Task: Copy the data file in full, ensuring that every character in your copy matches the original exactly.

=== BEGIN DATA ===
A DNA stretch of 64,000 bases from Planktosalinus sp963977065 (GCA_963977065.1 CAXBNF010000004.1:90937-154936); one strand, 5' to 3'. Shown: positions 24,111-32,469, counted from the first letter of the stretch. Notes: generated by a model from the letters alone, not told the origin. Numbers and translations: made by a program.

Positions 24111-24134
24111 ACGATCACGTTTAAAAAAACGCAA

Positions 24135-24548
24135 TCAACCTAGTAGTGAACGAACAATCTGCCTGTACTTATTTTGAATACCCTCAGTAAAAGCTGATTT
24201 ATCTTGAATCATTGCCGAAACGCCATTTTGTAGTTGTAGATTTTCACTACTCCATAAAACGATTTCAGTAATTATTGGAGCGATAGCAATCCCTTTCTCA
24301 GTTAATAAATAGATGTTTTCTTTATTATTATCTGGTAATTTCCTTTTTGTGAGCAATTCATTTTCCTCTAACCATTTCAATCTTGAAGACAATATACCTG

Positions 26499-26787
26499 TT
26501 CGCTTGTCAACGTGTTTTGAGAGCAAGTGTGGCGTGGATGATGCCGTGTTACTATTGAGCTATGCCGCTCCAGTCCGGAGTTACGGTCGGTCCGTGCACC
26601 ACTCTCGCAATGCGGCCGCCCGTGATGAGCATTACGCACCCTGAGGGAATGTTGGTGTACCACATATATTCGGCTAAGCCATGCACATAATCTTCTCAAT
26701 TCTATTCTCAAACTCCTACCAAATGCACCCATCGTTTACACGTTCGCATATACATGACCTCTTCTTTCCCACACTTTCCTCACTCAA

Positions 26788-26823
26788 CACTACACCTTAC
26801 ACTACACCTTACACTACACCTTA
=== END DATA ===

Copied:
A DNA stretch of 64,000 bases from Planktosalinus sp963977065 (GCA_963977065.1 CAXBNF010000004.1:90937-154936); one strand, 5' to 3'. Shown: positions 24,111-32,469, counted from the first letter of the stretch. Notes: generated by a model from the letters alone, not told the origin. Numbers and translations: made by a program.

Positions 24111-24134
24111 ACGATCACGTTTAAAAAAACGCAA

Positions 24135-24548
24135 TCAACCTAGTAGTGAACGAACAATCTGCCTGTACTTATTTTGAATACCCTCAGTAAAAGCTGATTT
24201 ATCTTGAATCATTGCCGAAACGCCATTTTGTAGTTGTAGATTTTCACTACTCCATAAAACGATTTCAGTAATTATTGGAGCGATAGCAATCCCTTTCTCA
24301 GTTAATAAATAGATGTTTTCTTTATTATTATCTGGTAATTTCCTTTTTGTGAGCAATTCATTTTCCTCTAACCATTTCAATCTTGAAGACAATATACCTG

Positions 26499-26787
26499 TT
26501 CGCTTGTCAACGTGTTTTGAGAGCAAGTGTGGCGTGGATGATGCCGTGTTACTATTGAGCTATGCCGCTCCAGTCCGGAGTTACGGTCGGTCCGTGCACC
26601 ACTCTCGCAATGCGGCCGCCCGTGATGAGCATTACGCACCCTGAGGGAATGTTGGTGTACCACATATATTCGGCTAAGCCATGCACATAATCTTCTCAAT
26701 TCTATTCTCAAACTCCTACCAAATGCACCCATCGTTTACACGTTCGCATATACATGACCTCTTCTTTCCCACACTTTCCTCACTCAA

Positions 26788-26823
26788 CACTACACCTTAC
26801 ACTACACCTTACACTACACCTTA